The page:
Institute for War and Peace Reporting | Giving Voice, Driving Change

Kabardino-Balkaria Crackdown on Islamists

Mosques are closed and worshippers arrested in the North Caucasian republic.
By Valery Khatazhukov

The authorities in Kabardino-Balkaria have cracked down on young Muslims in the autonomous republic, following allegations that Chechen warlord Shamil Basayev had spent time in the region fomenting trouble.


But worshippers and ordinary people say the police have behaved brutally, punishing innocent people and alienating the population at large.


Throughout September, the police closed down several mosques in the capital Nalchik and rural areas of the North Caucasian republic, and have arrested dozens of young people on suspicion of being radical Islamists.


According to the official religious institution in the republic, the Muslim Authority, around 100 people were detained, but Eldar Astemirov of the Institute of Islamic Studies puts the figure at more than 150.


On October 3, this reporter met a group of worshippers, who had been released from the local remand prison the day before, at a mosque in Nalchik.


Valery Gutov, 38, assistant to the mosque's imam, or prayer leader, told IWPR: "Armed police came for us after evening prayers on September 14. At the police station, they lined us up facing against a wall and told us to put our hands behind our heads. Then some people wearing masks started beating us with truncheons and the butts of their AK-47s."


"Then they made us sign a piece of paper saying we had resisted arrest. They proceeded to take us, in small groups, to the magistrates' court at Nogmova Street. We were hoping to complain to the judge, but we never got to meet him. They just handed his decision, sentencing each of us to 10 days in jail for resisting the police."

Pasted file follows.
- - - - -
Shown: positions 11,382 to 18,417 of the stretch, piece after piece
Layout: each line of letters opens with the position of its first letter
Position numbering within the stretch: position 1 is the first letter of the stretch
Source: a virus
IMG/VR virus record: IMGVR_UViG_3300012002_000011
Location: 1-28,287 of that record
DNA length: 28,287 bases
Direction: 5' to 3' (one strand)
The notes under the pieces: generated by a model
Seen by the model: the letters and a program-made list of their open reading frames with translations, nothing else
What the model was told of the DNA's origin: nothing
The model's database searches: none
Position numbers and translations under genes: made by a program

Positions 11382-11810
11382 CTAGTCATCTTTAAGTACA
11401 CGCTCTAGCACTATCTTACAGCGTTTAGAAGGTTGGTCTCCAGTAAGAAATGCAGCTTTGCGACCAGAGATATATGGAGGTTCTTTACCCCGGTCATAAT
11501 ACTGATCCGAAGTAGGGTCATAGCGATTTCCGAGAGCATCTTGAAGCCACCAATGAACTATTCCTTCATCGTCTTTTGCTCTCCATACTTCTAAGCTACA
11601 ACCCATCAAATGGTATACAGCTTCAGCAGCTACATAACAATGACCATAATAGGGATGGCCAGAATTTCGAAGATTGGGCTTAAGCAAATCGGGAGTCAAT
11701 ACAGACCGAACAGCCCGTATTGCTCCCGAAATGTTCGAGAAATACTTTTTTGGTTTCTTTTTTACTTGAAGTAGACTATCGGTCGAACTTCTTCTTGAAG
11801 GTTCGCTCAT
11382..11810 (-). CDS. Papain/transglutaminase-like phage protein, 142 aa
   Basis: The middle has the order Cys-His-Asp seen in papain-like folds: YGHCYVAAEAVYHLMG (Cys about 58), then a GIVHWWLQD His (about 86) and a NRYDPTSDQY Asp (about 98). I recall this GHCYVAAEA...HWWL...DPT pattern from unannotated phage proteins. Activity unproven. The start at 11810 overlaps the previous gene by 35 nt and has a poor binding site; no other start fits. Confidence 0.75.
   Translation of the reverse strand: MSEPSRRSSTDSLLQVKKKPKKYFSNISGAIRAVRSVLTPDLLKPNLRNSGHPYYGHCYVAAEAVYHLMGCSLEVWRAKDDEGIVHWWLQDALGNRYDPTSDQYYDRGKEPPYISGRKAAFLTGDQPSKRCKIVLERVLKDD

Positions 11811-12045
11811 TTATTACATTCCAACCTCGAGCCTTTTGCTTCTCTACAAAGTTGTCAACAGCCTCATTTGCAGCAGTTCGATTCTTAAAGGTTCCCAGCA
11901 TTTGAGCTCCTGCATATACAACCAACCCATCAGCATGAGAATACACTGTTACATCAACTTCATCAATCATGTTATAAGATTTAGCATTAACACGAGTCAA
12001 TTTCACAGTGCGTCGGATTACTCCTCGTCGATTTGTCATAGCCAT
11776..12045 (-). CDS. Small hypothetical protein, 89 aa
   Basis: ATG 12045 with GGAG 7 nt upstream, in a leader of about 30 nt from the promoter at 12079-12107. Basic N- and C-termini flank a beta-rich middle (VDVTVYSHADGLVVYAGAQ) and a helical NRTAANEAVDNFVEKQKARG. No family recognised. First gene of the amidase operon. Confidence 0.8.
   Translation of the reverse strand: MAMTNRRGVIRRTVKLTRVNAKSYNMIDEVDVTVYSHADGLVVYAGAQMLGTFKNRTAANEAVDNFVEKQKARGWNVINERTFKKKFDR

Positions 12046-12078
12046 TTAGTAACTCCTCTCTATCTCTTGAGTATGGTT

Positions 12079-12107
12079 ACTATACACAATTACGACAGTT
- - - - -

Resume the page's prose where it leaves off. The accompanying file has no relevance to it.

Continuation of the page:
Three of the group, Anatoly Tukov, Anatoly Apikov and Anzor Getajeev, who worked as night watchmen and a carpenter, were fired from their jobs.


Oleg Kardanov, 19, an unemployed man said, "They beat me badly. My kidneys are still hurting. I met this guy from Baksan at the remand prison - they had cut his hair to form a cross on his head. His name is Islam. I couldn't understand why they'd done this. My parents aren't letting me attend the mosque anymore."


About 10 people are still in prison in Nalchik. The rest have been released.


When Kabardino-Balkaria's interior minister, Khachim Shogenov, met the republic's Muslim leaders on October 2, he justified the arrests by referring to a shootout with suspected Islamic militants in the village of Baksan in August.


"We have grounds to believe that some of the detainees could have played a part in the events that happened at Baksan at the end of August," he said, although he failed to provide any more detail about the alleged connection.


The episode occurred on August 24, when police besieged a group of armed people in a private house at Baksan. Following several hours of shooting, one of the people inside the house was killed and four others escaped.